10 Writing Tips for Student Sociologists
Good writing is crucial to sociology. For sociology to thrive as a discipline we sociologists have to be able to communicate our research effectively to a range of audiences. There are many great writing guides out there (Write for Research is especially good: https://medium.com/@write4research). This list of tips reflects my experience of writing a sociology PhD. It’s by no means an exhaustive or authoritative list and some readers may disagree with some of its items: nevertheless it reflects three years focussing on trying to improve my own writing. As student advice month draws to a close, I think this list therefore may be useful to some student sociologists.
1) Be assertive: write with an active voice. The passive voice is supposed to suggest scientific objectivity. Sociology is not however an objective, ‘hard’ science such as chemistry that demonstrates ‘facts’. Indeed, there’s a branch of sociology that deconstructs any science’s claims to absolute objectivity (Science and Technology Studies). Sociology is a reflexive discipline. Like ‘hard’ science, we make claims based on rigorous, transparently presented empirical evidence but we also critically evaluate these claims. We ruthlessly examine our position in relation to the research methodology and the analysis that allows us to make such claims. As sociologists we critically examine ourselves in the mirror and then analyse the process of watching itself. Our claims are therefore hard-won. So, as long as you are reflexive, write with an active voice and don’t be afraid to use first person pronouns.
The passive voice can also disconnect your reader from your narrative. For example:
The research cohort was asked to search Google for information about aspartame while the researcher recorded their search terms.
This is more engaging:
I asked my research cohort to search Google for information about aspartame while I recorded their search terms.
2) Pay attention to the length of your sentences and punctuation. You can use grammatical rhythms to control the reader’s attention. If you’ve an important point to make, don’t make it in a long sentence full of connectives: use a short sentence.
3) Only use technical terms if you’ve previously explained what they mean. You don’t have to always explicitly define a word; you can give the reader enough information to infer its meaning. For example:
There are homosexual characters in Game of Thrones. These representations rarely challenge dominant heterosexual norms. Game of Thrones therefore is essentially heteronormative.
4) Be efficient with your language. Think about how you can say something with fewer words. Don’t use redundant phrases such as ‘the fact’.
The fact that white working class youth are blamed for their lack of aspirations is problematic.
This is better:
Blaming white working class youth for their lack of aspirations is problematic.
Redundant words are everywhere. For instance:
This is a subject which preoccupied the interviewee.
Is better expressed as:
This subject preoccupied the interviewee.
5) Put statements in a positive form. “Unrepresentative” is better than “not representative of; “unaware” is an improvement on “not knowing”; “he disagreed” is preferable to “he didn’t agree” and so on.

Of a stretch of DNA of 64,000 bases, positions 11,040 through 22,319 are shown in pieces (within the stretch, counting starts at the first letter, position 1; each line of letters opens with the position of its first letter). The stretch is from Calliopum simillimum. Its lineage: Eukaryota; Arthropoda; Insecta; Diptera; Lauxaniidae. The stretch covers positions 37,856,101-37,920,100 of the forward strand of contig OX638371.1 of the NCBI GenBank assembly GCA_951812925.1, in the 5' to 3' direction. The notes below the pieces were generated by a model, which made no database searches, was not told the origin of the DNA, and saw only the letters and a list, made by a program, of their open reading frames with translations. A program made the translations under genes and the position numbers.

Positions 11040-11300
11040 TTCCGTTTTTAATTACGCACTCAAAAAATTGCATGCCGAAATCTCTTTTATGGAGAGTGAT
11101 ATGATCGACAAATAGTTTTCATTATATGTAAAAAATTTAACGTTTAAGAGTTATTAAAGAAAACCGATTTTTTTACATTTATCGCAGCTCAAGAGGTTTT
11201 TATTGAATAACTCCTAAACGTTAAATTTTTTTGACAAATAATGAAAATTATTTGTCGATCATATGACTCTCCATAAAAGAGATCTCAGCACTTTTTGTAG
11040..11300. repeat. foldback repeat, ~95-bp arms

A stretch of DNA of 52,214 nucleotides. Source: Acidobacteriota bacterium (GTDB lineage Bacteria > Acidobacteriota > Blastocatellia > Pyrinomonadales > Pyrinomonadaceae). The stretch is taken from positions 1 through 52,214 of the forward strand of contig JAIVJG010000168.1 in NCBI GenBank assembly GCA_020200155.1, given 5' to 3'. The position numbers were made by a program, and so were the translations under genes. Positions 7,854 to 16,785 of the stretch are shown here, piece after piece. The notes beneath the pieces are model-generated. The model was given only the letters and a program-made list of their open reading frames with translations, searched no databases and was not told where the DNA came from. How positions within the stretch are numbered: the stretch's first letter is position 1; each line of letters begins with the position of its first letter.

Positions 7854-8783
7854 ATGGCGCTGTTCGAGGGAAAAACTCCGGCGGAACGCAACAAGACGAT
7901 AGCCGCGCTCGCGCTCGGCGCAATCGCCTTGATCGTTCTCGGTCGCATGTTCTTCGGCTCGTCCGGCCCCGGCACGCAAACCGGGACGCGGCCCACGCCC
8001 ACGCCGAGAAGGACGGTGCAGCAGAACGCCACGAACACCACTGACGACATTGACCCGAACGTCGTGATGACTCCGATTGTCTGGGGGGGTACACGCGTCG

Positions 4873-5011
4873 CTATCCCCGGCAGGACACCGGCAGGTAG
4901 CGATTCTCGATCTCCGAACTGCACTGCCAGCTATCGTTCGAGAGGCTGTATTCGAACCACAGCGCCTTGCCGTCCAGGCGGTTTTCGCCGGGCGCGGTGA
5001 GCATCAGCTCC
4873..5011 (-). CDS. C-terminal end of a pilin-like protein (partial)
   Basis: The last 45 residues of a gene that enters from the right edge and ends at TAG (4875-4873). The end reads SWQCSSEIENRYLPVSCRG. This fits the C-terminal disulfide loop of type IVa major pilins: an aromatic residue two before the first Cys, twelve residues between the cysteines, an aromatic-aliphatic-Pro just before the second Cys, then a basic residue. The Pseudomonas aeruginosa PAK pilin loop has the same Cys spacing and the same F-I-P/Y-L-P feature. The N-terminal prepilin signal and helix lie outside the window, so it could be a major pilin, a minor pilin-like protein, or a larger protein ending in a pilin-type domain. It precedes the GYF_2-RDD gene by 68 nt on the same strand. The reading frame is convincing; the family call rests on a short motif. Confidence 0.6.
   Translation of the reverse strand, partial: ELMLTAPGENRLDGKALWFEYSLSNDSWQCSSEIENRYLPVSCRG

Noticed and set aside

6) Place emphatic words at the end of your sentence. This statement is weak:
While Latour is an influential theorist; he has failed to substantiate many of his arguments.
Compared to this statement:
Latour in an influential theorist; yet many of his arguments remain unsubstantiated.
7) Sign post where you are taking the reader. You should be taking your reader on a guided journey. Never leave your reader wondering if you’re taking them off on an interminable, meaningless tangent. I always try to image what someone reading my work for the first time is thinking and I do my best to manage this hypothetical reader’s expectations.
Initially, in the following analysis that explores the utility of Introna’s theory it appears I am testing the concept of the filter bubble. It is my intention; however, to investigate how, according to Introna’s framework, technology’s affordances are defined by our skills and competencies.
8) Try to integrate your methods, methodology and theory into a narrative. Long discrete descriptions of research methods with commentaries on each method’s pros and cons result in turgid prose. If, for instance, you’re studying the relationship between social identities and online gaming cultures, you’ll need methods that operationalise these phenomena. In particular, you’ll need a sophisticated methodology that challenges our online/offline cultural dichotomies and you’ll need methods that simultaneously account for online and offline practices. Your methods should be an expression of your sociological imagination: inseparable from your intellectual and practical approach to your research questions.
9) Be disciplined: don’t procrastinate until you feel in the mood to write inspired prose. Inspiration may come as you relax into your writing. If your output is rubbish at least you’ve added to your word count and you’ll have something substantive you can improve when you’re in the zone.
10) Never rest on your laurels. There are always ways to improve your writing that, while on the lookout for tips, you will serendipitously discover. Always consider your writing and your sociological self a work-in-progress.